02 February, 2015
United States Senator Lindsey Graham says there must be a change to the strategy in the fight against the Islamic State militant group. The Senator from the state of South Carolina spoke Sunday on the American television news program, "Face The Nation."
He said President Barack Obama has the right goal but the wrong plan to defeat the Islamic State group. He said an air campaign will not destroy the group. He said the effort requires ground troops.
The Islamic State group has seized control of large parts of Syria and Iraq. Mr. Graham called for the formation of a regional force to enter Syria and recapture territory from the Islamic State Group. He said about 10,000 U.S. soldiers should work with Arab armies in the area.
Jordan still waiting for "proof of life"
Jordanian Foreign Minister Nasser Judeh also appeared Sunday on "Face the Nation." He said his government does not know the fate of a Jordanian fighter pilot who the Islamic State captured and threatened with death.
Mr. Judeh said the government has renewed its promise to release a female Iraqi rebel sentenced to death in Jordan.
"We have said publicly that, if there is proof of life, and if our pilot is released, we are willing to release this woman. But, like I said, so far we have seen no proof of life, which we have been asking for."
Militants captured the pilot in December, after his fighter plane was shot down over an Islamic State-controlled area of Syria.
Japanese reporter executed
Islamic State militants executed one of their hostages last week, a reporter from Japan. The international community condemned the beheading of 47-year-old Kenji Goto. The act was reportedly recorded on video and released Saturday.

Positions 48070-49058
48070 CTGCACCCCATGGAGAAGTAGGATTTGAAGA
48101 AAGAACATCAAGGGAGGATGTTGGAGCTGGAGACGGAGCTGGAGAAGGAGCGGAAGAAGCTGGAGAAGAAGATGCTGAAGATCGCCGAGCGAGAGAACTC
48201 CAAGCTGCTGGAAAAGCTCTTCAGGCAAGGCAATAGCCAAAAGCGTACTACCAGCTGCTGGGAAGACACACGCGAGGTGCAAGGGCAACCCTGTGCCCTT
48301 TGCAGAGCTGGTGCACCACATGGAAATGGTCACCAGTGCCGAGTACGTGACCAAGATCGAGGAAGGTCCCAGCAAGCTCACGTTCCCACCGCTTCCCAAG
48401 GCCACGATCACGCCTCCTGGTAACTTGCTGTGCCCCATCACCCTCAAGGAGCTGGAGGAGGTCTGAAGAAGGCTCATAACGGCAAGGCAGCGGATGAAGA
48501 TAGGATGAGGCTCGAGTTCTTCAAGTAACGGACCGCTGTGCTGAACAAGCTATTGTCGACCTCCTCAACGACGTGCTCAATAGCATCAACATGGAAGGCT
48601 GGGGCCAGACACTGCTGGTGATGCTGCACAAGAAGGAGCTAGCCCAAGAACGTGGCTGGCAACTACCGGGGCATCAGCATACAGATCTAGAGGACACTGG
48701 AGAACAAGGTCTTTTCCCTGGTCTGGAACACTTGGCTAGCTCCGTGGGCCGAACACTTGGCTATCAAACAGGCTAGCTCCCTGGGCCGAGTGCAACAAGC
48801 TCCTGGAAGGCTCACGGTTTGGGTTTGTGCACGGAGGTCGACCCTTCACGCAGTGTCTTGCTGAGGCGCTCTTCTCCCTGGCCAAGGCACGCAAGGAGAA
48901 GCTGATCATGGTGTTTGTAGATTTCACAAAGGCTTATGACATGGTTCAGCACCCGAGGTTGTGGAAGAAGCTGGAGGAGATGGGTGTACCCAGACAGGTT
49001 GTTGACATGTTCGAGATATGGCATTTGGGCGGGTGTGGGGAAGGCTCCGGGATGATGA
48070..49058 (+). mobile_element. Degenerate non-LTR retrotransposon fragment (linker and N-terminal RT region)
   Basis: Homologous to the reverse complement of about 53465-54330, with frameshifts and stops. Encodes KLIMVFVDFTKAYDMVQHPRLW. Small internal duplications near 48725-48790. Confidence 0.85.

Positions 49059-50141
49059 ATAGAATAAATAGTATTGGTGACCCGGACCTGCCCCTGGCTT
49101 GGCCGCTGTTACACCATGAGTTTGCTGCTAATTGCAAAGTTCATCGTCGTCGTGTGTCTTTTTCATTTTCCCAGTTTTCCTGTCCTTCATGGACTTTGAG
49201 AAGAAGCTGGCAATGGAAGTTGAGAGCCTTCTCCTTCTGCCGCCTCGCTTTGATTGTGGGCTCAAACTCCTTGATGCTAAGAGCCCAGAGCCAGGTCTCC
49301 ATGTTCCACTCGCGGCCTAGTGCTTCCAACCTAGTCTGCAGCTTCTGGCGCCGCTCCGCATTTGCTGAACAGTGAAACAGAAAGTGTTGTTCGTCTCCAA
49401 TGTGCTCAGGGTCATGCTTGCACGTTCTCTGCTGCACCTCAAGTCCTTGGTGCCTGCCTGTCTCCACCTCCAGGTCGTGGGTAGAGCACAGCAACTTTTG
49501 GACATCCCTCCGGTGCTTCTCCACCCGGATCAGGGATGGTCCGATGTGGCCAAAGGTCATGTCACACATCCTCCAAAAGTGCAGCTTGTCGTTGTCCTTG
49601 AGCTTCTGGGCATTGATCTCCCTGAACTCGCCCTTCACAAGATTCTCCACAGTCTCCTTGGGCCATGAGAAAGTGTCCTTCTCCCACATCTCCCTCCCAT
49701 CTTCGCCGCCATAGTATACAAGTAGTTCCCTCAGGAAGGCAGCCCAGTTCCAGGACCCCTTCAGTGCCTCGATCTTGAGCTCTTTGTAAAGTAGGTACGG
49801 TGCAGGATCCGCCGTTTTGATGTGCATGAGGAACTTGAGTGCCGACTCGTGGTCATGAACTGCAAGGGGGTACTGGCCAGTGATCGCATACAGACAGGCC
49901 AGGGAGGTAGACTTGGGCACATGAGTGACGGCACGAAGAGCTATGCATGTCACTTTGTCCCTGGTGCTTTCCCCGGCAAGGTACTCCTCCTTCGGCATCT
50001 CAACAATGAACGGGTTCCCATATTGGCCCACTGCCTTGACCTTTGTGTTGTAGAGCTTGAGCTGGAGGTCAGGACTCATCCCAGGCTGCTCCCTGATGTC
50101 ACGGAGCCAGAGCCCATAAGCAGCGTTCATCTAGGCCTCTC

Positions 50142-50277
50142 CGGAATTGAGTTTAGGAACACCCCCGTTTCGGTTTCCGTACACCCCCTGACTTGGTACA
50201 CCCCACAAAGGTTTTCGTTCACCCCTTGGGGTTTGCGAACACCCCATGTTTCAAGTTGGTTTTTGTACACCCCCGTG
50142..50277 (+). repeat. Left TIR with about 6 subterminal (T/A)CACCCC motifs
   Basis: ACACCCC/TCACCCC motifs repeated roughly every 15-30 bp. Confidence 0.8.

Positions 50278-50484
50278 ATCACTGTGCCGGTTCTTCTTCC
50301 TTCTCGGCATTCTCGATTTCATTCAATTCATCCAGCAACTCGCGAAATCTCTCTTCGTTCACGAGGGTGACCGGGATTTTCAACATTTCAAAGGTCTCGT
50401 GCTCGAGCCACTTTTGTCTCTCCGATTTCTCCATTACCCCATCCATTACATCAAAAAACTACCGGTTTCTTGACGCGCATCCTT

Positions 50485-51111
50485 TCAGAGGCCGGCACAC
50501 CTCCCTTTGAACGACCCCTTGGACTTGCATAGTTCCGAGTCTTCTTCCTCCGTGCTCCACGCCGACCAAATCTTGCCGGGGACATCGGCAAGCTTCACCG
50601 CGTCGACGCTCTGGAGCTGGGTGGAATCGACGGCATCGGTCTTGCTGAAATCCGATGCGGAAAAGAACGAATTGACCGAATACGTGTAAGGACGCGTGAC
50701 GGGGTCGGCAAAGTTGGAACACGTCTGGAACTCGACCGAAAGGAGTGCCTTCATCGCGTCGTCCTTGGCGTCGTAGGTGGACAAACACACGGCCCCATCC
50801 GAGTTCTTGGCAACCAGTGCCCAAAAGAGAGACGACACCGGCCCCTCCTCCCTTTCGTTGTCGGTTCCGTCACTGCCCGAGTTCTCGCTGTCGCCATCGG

The U.N. Security Council Sunday called the killing "heinous and cowardly." It said those responsible "shall be held accountable."
President Obama called the act barbaric, and said he promised "to continue taking decisive action to degrade and ultimately destroy" the Islamic State group.
Japanese Prime Minister Shinzo Abe said Sunday he was extremely angered by Mr. Goto's beheading and that of fellow Japanese Haruna Yukawa a week earlier. On Monday, Mr. Abe said his government would not give in to terrorists. He also said Japan would increase its humanitarian aid to the Middle East.
The prime minister urged Japanese lawmakers to ensure the safety of Japanese citizens wherever they are. He also said the government should not limit the places to which the country's defense forces can be deployed to defend allies.
Michael Cucek is a Japan-based expert from the MIT Center for International Studies. He said Prime Minister Abe's government wants to debate easing restrictions on military rescue operations.
"They have an idea that they need forces that can hold a position, whether it's an airport or a seaport allowing Japanese self-defense forces to extract Japanese civilians from danger zones."
However, he said studies of the Japanese public suggest it does not want any major changes to its constitution. He added that the Japanese public considers Kenji Goto a heroic journalist.
Mr. Cucek said, "He reported on the children of war zones, on refugees. He really went into some very, very dangerous places and came out again every time, but a man of tremendous bravery who was trying to report on what was going on in the world from ground level."
He said many Japanese did not know of the reporter when he was alive. "But everyone knows him now," he said.
I'm Mario Ritter.
Victor Beattie reported this story from Washington. Caty Weaver wrote it for Learning English. Ashley Thompson was the editor.
Words in this Story
strategy – n. a careful plan or method for achieving a goal usually over a long period of time
barbaric – adj. very cruel
extract – v. to remove
bravery – n. the quality that allows someone to do things that are dangerous or frightening: the quality or state of being brave
fate – n. the things that will happen to a person or thing: the future that someone or something will have
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